Thursday, May 31, 2012

The Postal Service has a Lot of Exes...

Here are some former postal sites I've visited of late. Two I had the pleasure of visiting yesterday afternoon in conjunction with a visit to Valley Forge, northwest of Philadelphia.

First up is a post office that was discontinued at some point within the last ten years, a branch of Phoenixville, PA: Mont Clare. Thanks to the OIC of nearby Oaks for telling me where this former site is. Now just a residence, the former postal site is apparent by the handicapped ramp.

Former Mont Clare, PA post office

Fortunately the Phoenixville post office, a stately 1923 facility, isn't far away at all.

Phoenixville, PA post office

I just knew there had to be a grand former post office in Pottstown, PA somewhere. The 1915 behemoth I found on the south side of Main Street, which is now a library, did not disappoint. The cornerstone, bearing "Secretary of the Treasury" on it, was sufficient evidence to prove this was once a P.O.

Former Pottstown, PA Main Post Office

Gotta love when former post offices are still used for civic purposes!

The present Pottstown facility, which is just down the road, is rather bland in comparison.

Pottstown, PA: present post office

Here's a map of the situation:

The Pennsburg branch post office of Red Hill was discontinued a month before I arrived there; it closed September 9, 2011. The vestiges of its signage are still apparent on the former site:

Las Vegas's Strip Station was a casualty of the old SBOC initiative, which ended with the closure of around 160 stations and branches around the country. Google Street View shows the former post office in its pre-March 2011 glory:

Las Vegas, NV: Strip Station post office

I discovered that the site, as currently stands, is less than overwhelming. Heck, it appears to be a construction zone for a new casino parking garage or something.

Monday, May 21, 2012

Nice towns: Red Wing, MN; Prescott, WI

Believe it or not this town of 16,500 was once the wheat-growing capital of America. Located an hour southeast of Minneapolis, the Goodhue County seat, along the Mississippi River, relinquished its prominent port regional status to the Twin Cities with the advent of regional railroads in the late 1800s. It's a gorgeous town with a great post office, several parks, and nice views from the peak of its local Barn Bluff. Back in 2008 I was told by my friend Katie in St. Paul that the town made a nice day trip from the Twin Cities, and I'm glad I went.

First, let's get a geographic fix on the town:

The quickest way to Red Wing is actually through Wisconsin, and I enjoyed a shoreline drive along SR 35 after a stop in the town of Prescott. It had a great main street and even beachgoers at Point Douglas across the Minnesota border. It seemed pleasant. Indeed, along Main Street a woman told me that once you move to Prescott, you never want to leave. A few hundred feet south of the automotive bridge lies a train trestle that made for a couple of great photographs. The towers resemble either Transformers-in-waiting or two bench-pressing muscle men. Below is a Google Street View inset that you can shift around and toy with if you so choose.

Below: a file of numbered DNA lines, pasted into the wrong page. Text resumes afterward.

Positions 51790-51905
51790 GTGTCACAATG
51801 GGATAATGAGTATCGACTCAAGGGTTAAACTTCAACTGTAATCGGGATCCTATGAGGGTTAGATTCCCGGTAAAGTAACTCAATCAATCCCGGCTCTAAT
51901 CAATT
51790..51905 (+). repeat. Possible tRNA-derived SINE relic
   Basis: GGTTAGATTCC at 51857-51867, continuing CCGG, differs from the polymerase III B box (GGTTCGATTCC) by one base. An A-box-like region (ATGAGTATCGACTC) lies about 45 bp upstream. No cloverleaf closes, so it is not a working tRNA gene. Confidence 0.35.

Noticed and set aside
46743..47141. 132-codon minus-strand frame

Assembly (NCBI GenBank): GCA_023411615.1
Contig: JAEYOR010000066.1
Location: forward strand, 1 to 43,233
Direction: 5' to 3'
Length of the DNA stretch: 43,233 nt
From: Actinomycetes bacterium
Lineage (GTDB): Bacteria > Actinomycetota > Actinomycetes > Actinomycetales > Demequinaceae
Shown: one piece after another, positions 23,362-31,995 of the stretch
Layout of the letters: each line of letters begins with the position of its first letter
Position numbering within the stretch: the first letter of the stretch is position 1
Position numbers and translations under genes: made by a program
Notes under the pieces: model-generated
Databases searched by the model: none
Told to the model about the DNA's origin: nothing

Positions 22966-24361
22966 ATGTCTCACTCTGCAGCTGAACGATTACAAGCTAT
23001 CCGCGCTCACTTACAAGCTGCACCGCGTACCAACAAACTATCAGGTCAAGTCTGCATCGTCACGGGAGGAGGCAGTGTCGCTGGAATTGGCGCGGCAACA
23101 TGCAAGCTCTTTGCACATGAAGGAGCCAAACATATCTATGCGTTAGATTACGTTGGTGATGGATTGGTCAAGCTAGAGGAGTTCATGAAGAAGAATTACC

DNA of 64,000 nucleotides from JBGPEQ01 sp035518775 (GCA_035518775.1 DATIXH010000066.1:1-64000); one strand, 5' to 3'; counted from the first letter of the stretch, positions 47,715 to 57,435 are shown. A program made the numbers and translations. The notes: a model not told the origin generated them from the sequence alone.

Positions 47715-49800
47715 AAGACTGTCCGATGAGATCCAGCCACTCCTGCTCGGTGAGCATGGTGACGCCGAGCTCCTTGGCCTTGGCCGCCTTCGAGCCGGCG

View Larger Map

Of course, here's a photo of the PO. It matches the collection boxes!

Prescott, WI post office

So, let's have a closer look at Red Wing.

The post office, a strikingly gorgeous building that dates from 1909, is located across a major road from a park. The two clerks inside were friendly and I got a solid round date for my collection. The building appeared to have been maintained well.

Red Wing, MN post office

Here's another view.

After lunch I headed to Barn Bluff and took the mild hike up what was at times a rather steep cross-slope. A full description and views of the bluff can be found here. Here's a view down the north slope.

Here's a view looking east from the top of the bluff:

While few angles escape views of industry, it was still great to see the curvature of the Earth over Wisconsin to the east. Here is a view of downtown Red Wing. (And I just checked -- the P.O. isn't really visible from this distance or angle.)


Thursday, May 17, 2012

Postally Pahrump

While exploring the post offices of the Las Vegas metropolitan area, I set out to document a few desert POs in southern Nevada and along the edge of California. Look no further than Pahrump, NV as evidence that postal adventures can be realized in nearly any setting, no matter how mundane. So what can one say about this locale in the southern tip of Nye County? ... It has legalized prostitution but no ordinances governing zoning or land use. Play around with this movable satellite view and see if you can figure out what in the sun's blazes is going on.